Will it be safe to trust our precious astronauts to private launchers?

Yes. Next question.

...man’s future in space is too important to be left to NASA.

Or any government entity. Period. Full stop.

Once you let that camels nose in the tent you've already lost. It's just a matter of time. That's why strong property rights matter right from the start. Our founders fought over a tea tax. Wouldn't you like to pay just that tea tax now?

NASA should have planned on going to the Moon with the launch vehicles it had and not those it wanted to have.

We can go to mars now with the Falcon Heavy and Red lander. Now, today, because it's a process that takes time. These vehicles will be ready during that time. Mars One already has them on its critical path for a reason. They take existing technology as central to their plan. The lander and LV are not yet operational. They are the closest to being so.

...we need to open up the new space frontier the way the old American frontier was opened.

A thousand times yes. This means resources in the hands of the dreamers. Every martian a millionaire.

Thursday, September 11, 2014

Lies are not the way forward

Full text of ISIS speech.
My fellow Americans...
I'm going to let that one slide.
...to degrade and ultimately destroy the terrorist group known as ISIL.
He has no such intent. If he did, we'd all support him. He will do only as much as politics forces him to do. Look at the mess he is making in Yemen with drone strikes.
my highest priority is the security of the American people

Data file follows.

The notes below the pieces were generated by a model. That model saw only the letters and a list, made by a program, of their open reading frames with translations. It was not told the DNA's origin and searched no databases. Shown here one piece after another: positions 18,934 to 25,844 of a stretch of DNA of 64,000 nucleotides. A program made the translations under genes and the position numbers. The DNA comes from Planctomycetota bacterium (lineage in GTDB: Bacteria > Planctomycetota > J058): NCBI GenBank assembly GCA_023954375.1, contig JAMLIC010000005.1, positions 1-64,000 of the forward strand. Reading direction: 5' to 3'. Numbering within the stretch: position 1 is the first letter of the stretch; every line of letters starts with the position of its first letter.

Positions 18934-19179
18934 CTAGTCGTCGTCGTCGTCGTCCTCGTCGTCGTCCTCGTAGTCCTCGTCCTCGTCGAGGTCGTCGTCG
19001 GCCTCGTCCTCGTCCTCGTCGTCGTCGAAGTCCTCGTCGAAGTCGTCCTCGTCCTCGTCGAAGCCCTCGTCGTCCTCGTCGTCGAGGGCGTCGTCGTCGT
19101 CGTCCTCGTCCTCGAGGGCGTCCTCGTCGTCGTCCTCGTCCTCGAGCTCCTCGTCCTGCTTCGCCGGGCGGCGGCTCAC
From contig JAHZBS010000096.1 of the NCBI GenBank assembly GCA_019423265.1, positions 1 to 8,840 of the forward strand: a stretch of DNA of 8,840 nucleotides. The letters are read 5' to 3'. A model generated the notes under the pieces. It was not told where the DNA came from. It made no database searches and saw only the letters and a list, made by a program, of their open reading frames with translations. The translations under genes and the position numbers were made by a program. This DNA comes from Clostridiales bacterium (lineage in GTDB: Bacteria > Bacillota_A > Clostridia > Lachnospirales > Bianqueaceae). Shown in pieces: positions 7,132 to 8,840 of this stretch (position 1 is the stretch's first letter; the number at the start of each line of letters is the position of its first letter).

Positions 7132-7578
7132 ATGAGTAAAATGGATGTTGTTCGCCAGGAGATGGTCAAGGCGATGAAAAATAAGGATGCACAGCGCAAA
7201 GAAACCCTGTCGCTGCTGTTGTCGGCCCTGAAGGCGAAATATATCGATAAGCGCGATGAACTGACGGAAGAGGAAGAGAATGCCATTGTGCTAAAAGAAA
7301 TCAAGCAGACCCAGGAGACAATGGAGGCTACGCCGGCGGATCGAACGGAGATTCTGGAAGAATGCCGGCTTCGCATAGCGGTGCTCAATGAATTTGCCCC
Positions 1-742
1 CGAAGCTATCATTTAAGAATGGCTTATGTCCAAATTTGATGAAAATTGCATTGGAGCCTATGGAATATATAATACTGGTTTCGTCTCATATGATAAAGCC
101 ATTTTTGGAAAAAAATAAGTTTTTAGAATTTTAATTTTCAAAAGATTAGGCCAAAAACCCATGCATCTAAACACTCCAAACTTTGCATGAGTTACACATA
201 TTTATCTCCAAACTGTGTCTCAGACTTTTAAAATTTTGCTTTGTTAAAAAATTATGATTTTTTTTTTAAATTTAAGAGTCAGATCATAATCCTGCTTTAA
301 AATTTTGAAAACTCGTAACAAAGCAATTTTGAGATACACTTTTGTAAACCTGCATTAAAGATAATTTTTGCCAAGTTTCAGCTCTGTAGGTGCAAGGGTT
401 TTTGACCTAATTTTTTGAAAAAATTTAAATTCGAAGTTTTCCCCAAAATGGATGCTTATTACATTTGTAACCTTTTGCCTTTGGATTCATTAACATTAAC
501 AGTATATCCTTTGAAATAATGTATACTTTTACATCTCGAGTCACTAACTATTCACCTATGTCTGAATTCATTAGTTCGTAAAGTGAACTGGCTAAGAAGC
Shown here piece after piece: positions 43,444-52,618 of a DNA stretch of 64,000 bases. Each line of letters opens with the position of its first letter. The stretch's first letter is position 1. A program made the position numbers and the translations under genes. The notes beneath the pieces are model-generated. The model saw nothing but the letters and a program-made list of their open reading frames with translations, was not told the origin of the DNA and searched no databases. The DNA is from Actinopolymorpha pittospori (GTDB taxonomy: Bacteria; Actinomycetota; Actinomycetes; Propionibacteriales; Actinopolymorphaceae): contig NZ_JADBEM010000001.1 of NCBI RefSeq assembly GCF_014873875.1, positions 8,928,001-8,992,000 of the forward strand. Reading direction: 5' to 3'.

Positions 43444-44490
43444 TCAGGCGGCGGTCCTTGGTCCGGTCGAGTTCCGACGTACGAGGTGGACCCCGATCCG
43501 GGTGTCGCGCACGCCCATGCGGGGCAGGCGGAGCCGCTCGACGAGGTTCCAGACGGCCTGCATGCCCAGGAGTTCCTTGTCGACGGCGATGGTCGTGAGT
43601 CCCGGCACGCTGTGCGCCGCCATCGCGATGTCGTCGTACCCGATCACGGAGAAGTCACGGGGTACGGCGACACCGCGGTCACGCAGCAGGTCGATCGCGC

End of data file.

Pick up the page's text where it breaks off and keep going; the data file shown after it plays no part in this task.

The only reason his nose didn't grow is because as a sociopath he has the ability to believe what he says for the moment he's saying it. The expiration date on this one was the moment after he said it.
we have consistently taken the fight to terrorists who threaten our country
Feckless (lacking initiative or strength of character; irresponsible) is the only consistency.
...America is safer
No, it is not.
the greatest threats come from the Middle East and North Africa
This dunce has no clue where our greatest threat comes from. Not having that clue, is by itself, a greater threat to our future security.
ISIL is not “Islamic.”
Are they Buddhists? Are they Christian? A frat party?
No religion condones the killing of innocents
Oh crap! My meter just broke. He's actually not lying here because YOU AREN'T INNOCENT to this closet muslim.
[ISIL] has no vision other than the slaughter of all who stand in its way
It's precisely because of their warped vision that they are a threat.
these terrorists are unique in their brutality
The religion of peace never cuts off heads or kills others.
...the United States of America is meeting [these threats] with strength and resolve